The opening night of the SH Contemporary Art Fair in Shanghai was a great success. Upon entering visitors were greeted by an artist who passed out a snack of rice with a hidden message among the grains-- "Rich Bastards Beware.'' Oddly enough, the 'fair-warning' by artist Rirkrit Tiravanija was warranted! For example, collectors paid as much as 150,000 yuan ($19,885) for the work of emerging artist Qiu Xin.
Collectors and critics know that China is a rising star in the global art market. The Shanghai Fair served as a test of that stability and of the vitality of China within the context of the global art market. On the opening night, leading Chinese artists made the highest sells when compared to artists from other nations. Those who attended agree that China's influence on the art market will not stop anytime soon.
Fair director Lorenzo Rudolph, a former director of Art Basel, and Swiss dealer Pierre Huber, the curator, organized more than 110 galleries from around the world. About a third of the galleries represented at the fair are from China and the rest were foreign galleries that focus on Chinese art. Event organizers made it clear that the fair would represent the best and brightest of artists from China.
An interesting aspect of the fair is the fact that the galleries from China, which represented artists working from within the country, out-sold the Chinese artists represented by foreign galleries. Again, this is a reflection of the art-boom in China. Collectors desire work from Chinese artists who live and work in China. I find it interesting how Chinese artists living outside of China were not as sought after by collectors.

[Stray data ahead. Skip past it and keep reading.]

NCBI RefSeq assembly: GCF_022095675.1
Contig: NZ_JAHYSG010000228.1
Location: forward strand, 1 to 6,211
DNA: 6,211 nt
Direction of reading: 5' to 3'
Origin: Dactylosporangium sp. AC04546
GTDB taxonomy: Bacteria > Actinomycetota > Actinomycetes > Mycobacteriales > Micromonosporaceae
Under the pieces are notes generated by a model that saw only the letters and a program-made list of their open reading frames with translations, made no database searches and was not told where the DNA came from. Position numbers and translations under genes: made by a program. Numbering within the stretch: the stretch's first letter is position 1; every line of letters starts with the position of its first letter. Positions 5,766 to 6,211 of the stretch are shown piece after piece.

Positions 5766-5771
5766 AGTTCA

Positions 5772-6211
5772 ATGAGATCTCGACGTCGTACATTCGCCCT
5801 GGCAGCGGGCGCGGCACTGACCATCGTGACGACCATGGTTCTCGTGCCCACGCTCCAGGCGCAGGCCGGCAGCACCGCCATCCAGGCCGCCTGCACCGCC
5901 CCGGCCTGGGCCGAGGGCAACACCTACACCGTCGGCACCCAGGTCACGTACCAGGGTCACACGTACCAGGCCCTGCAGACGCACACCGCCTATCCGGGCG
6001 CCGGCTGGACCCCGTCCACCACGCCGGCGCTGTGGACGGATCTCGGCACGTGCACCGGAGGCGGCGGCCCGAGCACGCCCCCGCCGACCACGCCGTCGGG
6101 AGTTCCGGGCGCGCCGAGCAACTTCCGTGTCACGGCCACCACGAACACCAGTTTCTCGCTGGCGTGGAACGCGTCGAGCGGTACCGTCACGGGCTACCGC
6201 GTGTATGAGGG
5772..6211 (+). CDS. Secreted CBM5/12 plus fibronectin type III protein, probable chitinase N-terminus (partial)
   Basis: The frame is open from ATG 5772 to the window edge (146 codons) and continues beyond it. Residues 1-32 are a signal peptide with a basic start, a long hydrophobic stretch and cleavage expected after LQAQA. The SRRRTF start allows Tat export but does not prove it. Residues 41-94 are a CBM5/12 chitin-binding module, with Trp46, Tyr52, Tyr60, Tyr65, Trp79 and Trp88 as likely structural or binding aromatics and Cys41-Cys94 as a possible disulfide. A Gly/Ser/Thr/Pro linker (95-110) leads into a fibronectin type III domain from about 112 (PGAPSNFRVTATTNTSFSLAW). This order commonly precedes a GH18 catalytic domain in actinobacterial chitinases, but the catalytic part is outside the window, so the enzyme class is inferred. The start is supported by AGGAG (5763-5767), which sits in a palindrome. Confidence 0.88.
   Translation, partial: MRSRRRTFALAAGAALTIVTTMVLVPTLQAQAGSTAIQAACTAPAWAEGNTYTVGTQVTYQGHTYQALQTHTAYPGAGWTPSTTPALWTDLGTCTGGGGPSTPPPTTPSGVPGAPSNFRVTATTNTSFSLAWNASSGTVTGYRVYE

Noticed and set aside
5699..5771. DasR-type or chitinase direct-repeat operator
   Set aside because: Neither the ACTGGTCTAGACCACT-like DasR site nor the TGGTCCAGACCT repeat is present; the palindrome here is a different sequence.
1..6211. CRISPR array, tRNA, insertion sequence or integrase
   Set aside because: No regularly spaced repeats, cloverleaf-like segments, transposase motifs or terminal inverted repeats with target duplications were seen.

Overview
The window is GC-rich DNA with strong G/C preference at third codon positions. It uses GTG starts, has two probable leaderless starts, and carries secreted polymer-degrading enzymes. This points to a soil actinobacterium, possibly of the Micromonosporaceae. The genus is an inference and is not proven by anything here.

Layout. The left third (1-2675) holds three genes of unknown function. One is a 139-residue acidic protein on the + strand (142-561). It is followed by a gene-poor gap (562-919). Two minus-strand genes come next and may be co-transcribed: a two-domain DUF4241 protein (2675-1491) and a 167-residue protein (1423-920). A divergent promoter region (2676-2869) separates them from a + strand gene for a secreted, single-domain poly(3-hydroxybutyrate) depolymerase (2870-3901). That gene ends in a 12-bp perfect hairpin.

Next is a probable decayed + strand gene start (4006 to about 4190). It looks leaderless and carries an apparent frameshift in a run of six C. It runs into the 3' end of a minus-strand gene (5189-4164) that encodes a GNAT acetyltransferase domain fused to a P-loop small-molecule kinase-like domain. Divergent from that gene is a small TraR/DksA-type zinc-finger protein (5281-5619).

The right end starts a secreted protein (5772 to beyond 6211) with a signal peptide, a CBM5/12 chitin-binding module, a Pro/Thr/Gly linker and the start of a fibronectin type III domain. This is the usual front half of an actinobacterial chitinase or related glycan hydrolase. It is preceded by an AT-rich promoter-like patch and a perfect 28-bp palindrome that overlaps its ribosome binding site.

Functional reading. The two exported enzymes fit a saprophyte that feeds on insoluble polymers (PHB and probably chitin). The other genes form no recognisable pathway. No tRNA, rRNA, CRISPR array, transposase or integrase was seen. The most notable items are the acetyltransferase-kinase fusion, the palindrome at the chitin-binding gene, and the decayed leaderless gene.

Not everyone was pleased with the fair. Some viewers felt that the majority of the work, though fulfilling the purpose of spot-lighting contemporary Asian artists, catered toward the current trends that Western viewers enjoy-- trends that embrace kitsch mingled with sex. What can I say, sex sales! If the market for contemporary art from China continues to grow-- you had better be buying!
Take care, Stay true,
I dislike how collectors and critics flock to art just because the artist is from a certain background. I see crappy work selling for high prices all the time just because the artist is from a poor area or third world nation. The artworld in the US embraces it all while poking fun at any artists who is from a rural area in the US. Nevermind the fact that many of the greatest artists to come from the States came from rural/poor backgrounds.
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